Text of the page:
Israel, Jordan, and Saudi meetings -- Reagan holds Mideast cards
Nicosia, Cyprus — Arab leaders already are looking beyond what they see as the inevitable lifting of the US arms suspension imposed on Israel this summer to a series of critical meetings between President Reagan and Middle East leaders.
The meetings involving such key Mideast participants as Saudi Arabia, Jorda, and Israel are viewed as likely to be far more revealing of long-range US intentions in the area than the resolution of the F-16 controversy with Israel.
One well-informed Arab source said that if the tenuous peace in the region holds and no other area blows up, the forthcoming meetings with the Reagan administration puts in Washington's hands "all the cards in the Arab-Israel game."
The talks which are expected to form some kind of amalgamated consensus on basic diplomatic issues involve:
* President Reagan and Israeli Prime Minister Begin in Washington Sept. 8.
Although there has been no official confirmation, Mr. Begin has indicated that Washington is about to lift its embargo on the delivery of both 14 F-16 fighter bombers and two F-15s. The ban was slapped on Israel by a Washington angry with Israeli bombings of the nuclear reactor in Iraq and Lebanese civilians in Beirut.
The anticipated lifting of the warplanes embargo has been viewed by Israeli officials and Western diplomats stationed in Israel as a necessary prelude to Begin's visit.
Arab sources think that President Reagan has quickly grasped Middle East problems this summer and believe he is modifying his earlier pro-Israeli stand. The meeting will be one for fence mending. One Western diplomat believes Reagan will press for Israeli restraint in Lebanon and urge a new push in the autonomy talks.
* President Reagan meeting in Washington with Saudi Crown Prince Fahd in October.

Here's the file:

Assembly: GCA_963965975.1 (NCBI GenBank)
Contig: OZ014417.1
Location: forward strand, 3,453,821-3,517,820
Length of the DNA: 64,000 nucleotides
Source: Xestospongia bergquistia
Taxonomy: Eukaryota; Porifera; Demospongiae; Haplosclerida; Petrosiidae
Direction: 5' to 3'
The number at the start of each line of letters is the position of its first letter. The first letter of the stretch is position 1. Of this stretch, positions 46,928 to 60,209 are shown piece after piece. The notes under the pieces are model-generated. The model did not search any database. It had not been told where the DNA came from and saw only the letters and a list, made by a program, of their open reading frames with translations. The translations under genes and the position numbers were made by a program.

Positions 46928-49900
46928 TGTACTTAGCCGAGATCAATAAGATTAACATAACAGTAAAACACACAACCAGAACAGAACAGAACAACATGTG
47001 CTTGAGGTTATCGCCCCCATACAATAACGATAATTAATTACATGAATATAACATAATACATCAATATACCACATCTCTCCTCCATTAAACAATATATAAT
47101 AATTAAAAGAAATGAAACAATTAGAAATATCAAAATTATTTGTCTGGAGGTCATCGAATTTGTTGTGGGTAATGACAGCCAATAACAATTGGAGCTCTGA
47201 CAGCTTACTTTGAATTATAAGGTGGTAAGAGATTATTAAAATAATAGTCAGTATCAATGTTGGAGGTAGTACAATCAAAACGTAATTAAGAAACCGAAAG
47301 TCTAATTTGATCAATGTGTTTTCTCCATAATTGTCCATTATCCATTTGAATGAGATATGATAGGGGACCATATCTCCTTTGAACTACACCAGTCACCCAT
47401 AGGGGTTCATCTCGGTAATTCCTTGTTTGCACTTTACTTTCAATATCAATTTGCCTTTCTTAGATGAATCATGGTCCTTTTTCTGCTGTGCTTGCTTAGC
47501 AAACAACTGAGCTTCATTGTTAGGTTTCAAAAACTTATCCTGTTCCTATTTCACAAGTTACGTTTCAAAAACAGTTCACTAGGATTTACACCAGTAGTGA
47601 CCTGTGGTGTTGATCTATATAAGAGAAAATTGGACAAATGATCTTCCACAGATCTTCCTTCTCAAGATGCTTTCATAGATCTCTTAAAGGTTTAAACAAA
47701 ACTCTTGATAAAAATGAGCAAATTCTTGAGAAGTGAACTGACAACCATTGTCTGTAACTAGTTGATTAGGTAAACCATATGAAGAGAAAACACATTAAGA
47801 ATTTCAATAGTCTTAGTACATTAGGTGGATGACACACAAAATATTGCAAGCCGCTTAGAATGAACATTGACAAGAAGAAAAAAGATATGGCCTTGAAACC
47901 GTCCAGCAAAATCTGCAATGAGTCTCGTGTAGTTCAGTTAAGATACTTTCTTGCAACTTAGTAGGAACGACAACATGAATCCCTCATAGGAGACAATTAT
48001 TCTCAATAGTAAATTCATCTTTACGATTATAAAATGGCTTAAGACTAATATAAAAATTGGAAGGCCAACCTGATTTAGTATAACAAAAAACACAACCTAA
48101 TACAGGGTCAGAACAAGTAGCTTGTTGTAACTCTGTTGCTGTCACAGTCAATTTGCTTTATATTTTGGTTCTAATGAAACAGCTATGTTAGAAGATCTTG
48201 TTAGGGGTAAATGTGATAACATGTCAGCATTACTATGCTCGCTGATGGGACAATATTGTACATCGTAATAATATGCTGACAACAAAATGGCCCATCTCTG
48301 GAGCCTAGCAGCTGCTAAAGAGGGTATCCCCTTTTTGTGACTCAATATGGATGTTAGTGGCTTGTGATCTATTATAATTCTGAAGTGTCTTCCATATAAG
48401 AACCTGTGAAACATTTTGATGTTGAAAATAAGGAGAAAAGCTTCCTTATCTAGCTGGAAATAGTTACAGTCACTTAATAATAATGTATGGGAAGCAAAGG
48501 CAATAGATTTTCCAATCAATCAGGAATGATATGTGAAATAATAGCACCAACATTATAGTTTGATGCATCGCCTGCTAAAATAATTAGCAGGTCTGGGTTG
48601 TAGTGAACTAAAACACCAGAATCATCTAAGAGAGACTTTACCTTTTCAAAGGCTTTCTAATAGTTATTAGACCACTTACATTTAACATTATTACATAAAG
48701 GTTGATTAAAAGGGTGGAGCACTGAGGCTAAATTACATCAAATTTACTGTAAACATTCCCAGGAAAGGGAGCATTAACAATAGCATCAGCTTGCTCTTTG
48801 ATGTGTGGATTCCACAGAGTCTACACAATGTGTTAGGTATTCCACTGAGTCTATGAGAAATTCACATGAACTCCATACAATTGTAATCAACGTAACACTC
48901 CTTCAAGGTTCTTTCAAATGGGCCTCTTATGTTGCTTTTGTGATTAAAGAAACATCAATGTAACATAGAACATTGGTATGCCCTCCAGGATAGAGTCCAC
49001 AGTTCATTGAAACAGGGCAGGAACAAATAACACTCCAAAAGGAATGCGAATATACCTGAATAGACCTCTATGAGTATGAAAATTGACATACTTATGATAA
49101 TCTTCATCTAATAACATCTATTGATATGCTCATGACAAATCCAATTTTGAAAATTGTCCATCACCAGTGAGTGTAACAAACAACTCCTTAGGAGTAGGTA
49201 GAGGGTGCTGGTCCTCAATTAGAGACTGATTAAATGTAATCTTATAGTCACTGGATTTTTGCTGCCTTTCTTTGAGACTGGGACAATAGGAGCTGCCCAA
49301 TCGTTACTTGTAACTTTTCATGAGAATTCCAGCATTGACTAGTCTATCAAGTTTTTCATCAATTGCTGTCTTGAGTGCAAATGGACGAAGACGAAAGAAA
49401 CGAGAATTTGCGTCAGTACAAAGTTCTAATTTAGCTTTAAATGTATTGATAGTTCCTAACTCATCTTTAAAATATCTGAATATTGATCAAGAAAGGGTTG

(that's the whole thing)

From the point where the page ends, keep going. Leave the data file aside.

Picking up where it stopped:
Saudi Arabia stands in good favor with the US, given its aid the past five months in defusing crises between Israel and various Arab parties. Prince Fahd's recent eight-point Mideast peace proposal has received support from PLO chairman Yasser Arafat who says Arabs "should handle it with caution and wisdom lest we drown in political maneuvers."
Among the Saudi proposals: Israeli withdrawal from occupied territories and the elimination of Israeli settlements there, and the establishment of an indepedent Palestinian state. Syria has lent its tacit support to the Saudi plan. Only the hard-line Democratic Front for the Liberation of Palestine has rejected it outright.
* President Reagan meeting in Washington with Jordan's King Hussein in October or November. This is considered the most important meeting.
King Hussein is widely acknowledged as the key to advancing a Middle East settlement. He firmly rejects Jordanian takeover of the occupied territories. But that could be remedied, says a US diplomat, if Israeli military forces are pulled out of the occupied territories and if Saudi Arabia and the PLO encourage Jordan to move in ensure security.
These will be the tests of US policy, says an Arab source.
An important adjunct to these three meetings with President Reagan is the more immediate talks between President Sadat of Egypt and Prime Minister Begin of Israel in Alexandria, Egypt, Aug. 25.
Just back from a summit with President Reagan, Sadat is pushing for a revival of the Camp David autonomy talks which had been under American sponsorship, for official US contact with the Palestine Liberation Organization, and for mutual recognition between the PLO and Israel. Sadat is attempting to capitalize on the July 24 ceasefire between Israel and, indirectly, the PLO.
Begin's Defense Minister Ariel Sharon, who has been a frequent visitor to Cairo was in Egypt Aug. 17 for preliminary meetings. At this point Begin and Sharon refuse to negotiate with the PLO and are trying to cultivate moderate Palestinian leaders in the occupied territories to act as an autonomy-talk party.